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Los Angeles Times
Los Angeles Times
George Skelton

George Skelton: McCarthy's Mar-a-Lago trip was his tipping point. It showed he could be bullied into submission

SACRAMENTO, Calif. — House Speaker Kevin McCarthy weakened himself two years ago by calling out then-President Donald Trump for inciting the violent Capitol insurrection, then rushing to his golf resort to beg forgiveness.

That was the tipping point for the California Republican. It showed everyone — including future far-right opponents of his speakership — that he could be bullied into backing down. He had no hard and fast convictions. His words couldn't be trusted. He lost respect among allies and enemies alike.

That's how I figure it, anyway. And he disappointed some politicians, consultants and lobbyists who remember him as a trustworthy, straight-shooting Republican legislative leader in Sacramento.

McCarthy has spent six years kissing Donald Trump's ring in an effort — now proved successful — to elect enough Republican House members to crown him speaker.

But in appeasing Trump and the far right, McCarthy lost credibility. That led to last week's Republican debacle when four days and 15 ballots were required before McCarthy could be elected speaker. Meanwhile, he was shoved around by "Never Kevin" hard-liners demanding and receiving concessions.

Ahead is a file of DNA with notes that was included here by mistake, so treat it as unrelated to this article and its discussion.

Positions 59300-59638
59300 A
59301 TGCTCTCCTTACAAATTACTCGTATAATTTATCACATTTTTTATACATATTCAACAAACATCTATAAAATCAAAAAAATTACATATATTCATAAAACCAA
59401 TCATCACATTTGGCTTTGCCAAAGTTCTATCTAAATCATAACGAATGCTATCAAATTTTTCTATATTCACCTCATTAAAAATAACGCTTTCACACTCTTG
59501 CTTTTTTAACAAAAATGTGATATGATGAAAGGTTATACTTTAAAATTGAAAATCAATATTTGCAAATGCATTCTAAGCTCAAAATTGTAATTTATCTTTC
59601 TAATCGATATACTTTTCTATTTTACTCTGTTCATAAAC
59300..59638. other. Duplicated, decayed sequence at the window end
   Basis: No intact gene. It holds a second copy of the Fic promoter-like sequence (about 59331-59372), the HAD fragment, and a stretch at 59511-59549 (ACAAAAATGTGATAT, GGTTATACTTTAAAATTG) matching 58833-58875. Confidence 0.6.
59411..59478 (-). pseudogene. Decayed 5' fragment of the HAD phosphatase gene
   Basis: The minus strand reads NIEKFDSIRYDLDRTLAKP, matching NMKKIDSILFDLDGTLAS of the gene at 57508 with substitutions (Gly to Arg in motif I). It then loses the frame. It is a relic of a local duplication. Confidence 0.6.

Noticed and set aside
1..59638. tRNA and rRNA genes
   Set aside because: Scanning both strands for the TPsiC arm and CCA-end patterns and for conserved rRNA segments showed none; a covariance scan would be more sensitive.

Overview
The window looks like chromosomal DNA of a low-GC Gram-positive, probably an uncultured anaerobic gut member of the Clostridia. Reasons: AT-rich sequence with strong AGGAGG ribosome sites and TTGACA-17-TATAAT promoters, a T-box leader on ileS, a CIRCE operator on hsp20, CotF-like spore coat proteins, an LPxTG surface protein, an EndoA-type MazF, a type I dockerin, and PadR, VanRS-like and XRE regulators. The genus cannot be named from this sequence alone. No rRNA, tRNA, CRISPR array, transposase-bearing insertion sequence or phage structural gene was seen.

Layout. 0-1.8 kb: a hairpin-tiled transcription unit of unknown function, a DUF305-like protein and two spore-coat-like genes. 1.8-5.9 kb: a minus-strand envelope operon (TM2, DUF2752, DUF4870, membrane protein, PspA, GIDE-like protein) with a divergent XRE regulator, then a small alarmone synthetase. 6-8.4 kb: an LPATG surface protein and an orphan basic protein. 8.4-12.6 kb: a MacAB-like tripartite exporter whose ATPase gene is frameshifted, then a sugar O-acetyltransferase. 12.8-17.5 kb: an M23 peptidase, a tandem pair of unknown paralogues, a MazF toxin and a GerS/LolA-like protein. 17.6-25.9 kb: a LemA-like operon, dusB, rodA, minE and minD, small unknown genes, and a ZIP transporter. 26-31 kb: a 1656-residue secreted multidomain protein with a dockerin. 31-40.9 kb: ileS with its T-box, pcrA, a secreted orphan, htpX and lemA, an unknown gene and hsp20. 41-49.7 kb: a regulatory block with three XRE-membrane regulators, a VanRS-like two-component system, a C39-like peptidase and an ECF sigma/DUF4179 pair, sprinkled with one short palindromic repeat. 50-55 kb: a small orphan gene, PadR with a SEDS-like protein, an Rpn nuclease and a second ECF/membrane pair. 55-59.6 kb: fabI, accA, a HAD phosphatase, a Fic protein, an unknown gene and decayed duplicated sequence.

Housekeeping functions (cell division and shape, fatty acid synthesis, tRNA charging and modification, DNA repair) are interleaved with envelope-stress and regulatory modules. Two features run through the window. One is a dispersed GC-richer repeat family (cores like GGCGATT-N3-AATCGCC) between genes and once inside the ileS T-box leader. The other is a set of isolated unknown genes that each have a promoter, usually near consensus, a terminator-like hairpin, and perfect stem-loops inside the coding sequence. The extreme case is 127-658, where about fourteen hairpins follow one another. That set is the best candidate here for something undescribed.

OK, hold on. That may be accurate, but it's also simplistic. It's not the whole story. The underlying truth is that the politics McCarthy grew up with and mastered in California is no longer as effective in polarized America as it was pre-Trump, pre-social media and pre-Fox News.

McCarthy climbed the political ladder from volunteer gofer for a hometown congressman to U.S. House leadership by building relationships and compromising.

But for many of today's demagogic politicians, relationships — even with leaders — aren't as important as social media clicks and cable TV interviews that enable them to communicate directly with a monolithic, anti-Washington political base. They're cheered for attacking a potential House speaker, not collaborating with him.

In this climate, the two-party system — an essential ingredient of American democracy — is disrespected.

When it's working effectively, party caucus members fight among themselves, then reach consensus on a leader and publicly unite behind the winner. McCarthy was backed by 91% of House Republicans, but 9% rebelled and stubbornly blocked his ascension for four days. That hadn't happened in a century.

"Politics is a team sport," says former state Sen. Dick Ackerman of Irvine, who was the Senate Republican leader when McCarthy led the Assembly GOP from 2004 to 2006.

"It's like 11 football players line up and two guys decide they're not going to run the play that was called. How's that going to work? It's not."

In this era's polarized politics, compromise has become a dirty word among extremists on both the right and the left.